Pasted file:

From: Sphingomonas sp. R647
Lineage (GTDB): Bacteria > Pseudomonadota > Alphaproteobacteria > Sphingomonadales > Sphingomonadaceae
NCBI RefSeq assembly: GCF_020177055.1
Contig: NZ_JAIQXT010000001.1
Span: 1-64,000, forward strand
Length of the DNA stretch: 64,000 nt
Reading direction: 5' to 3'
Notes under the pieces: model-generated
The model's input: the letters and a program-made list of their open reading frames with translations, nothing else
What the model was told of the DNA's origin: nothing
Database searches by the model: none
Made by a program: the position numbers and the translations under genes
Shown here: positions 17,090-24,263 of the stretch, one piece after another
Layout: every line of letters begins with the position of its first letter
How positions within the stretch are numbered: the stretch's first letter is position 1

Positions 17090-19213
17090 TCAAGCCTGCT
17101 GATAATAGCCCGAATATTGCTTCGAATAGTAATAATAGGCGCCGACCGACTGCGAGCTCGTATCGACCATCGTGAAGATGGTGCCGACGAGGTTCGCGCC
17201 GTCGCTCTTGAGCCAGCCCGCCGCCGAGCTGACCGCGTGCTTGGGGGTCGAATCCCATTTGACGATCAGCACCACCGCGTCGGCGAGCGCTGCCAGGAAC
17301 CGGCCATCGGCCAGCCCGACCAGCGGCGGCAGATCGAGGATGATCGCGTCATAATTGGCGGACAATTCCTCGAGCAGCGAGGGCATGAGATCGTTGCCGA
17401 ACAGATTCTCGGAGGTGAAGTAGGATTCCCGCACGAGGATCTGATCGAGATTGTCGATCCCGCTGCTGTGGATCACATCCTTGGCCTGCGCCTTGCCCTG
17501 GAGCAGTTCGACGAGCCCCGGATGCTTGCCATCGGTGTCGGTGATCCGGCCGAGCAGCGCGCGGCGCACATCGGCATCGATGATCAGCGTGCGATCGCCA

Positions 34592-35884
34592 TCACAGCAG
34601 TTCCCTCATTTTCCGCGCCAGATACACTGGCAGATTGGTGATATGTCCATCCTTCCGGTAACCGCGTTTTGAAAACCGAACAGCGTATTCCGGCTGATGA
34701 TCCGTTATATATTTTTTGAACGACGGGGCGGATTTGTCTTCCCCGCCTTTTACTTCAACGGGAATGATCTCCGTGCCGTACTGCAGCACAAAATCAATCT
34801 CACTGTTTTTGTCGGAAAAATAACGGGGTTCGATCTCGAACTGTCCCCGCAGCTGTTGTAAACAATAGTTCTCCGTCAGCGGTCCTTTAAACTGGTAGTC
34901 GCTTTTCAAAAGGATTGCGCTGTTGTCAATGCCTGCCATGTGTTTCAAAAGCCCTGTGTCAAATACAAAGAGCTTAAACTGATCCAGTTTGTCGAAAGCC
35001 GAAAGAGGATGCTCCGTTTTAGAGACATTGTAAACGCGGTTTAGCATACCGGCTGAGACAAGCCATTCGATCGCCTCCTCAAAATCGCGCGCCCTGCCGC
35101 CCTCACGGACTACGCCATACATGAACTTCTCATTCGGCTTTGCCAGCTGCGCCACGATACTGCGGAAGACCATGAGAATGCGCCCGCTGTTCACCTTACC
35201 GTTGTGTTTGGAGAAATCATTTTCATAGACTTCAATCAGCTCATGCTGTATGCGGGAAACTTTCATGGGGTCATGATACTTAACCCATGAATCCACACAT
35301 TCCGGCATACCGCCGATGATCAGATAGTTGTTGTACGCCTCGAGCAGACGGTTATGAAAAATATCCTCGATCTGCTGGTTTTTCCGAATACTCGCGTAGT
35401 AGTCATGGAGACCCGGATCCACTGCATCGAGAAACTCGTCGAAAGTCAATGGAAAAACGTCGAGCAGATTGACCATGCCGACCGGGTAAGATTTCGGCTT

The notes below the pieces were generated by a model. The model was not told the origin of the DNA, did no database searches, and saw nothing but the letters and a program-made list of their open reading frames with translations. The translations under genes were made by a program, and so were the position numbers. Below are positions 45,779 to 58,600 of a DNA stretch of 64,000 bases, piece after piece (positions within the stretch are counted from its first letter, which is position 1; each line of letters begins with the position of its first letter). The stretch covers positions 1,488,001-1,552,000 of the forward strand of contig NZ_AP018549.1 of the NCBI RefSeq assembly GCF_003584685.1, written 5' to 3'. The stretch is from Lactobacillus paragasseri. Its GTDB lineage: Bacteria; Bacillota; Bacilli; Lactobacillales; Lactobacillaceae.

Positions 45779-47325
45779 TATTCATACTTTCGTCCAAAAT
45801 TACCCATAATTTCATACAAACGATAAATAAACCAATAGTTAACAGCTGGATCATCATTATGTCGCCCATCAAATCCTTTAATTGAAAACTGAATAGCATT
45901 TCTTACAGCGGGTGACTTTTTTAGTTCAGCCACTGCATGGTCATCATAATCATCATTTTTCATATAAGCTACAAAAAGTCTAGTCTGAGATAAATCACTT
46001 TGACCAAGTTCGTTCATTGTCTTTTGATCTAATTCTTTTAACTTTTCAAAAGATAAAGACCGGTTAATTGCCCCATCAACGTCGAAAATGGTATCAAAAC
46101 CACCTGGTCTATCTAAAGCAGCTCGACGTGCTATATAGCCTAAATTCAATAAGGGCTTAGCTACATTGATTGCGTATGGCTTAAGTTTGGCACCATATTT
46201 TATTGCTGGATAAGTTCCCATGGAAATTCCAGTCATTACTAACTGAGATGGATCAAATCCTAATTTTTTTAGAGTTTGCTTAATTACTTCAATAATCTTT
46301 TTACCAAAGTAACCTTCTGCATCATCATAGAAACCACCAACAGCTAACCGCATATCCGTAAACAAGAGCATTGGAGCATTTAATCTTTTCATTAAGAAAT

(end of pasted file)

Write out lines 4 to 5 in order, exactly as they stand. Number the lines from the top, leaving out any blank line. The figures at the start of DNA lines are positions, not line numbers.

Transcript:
Contig: NZ_JAIQXT010000001.1
Span: 1-64,000, forward strand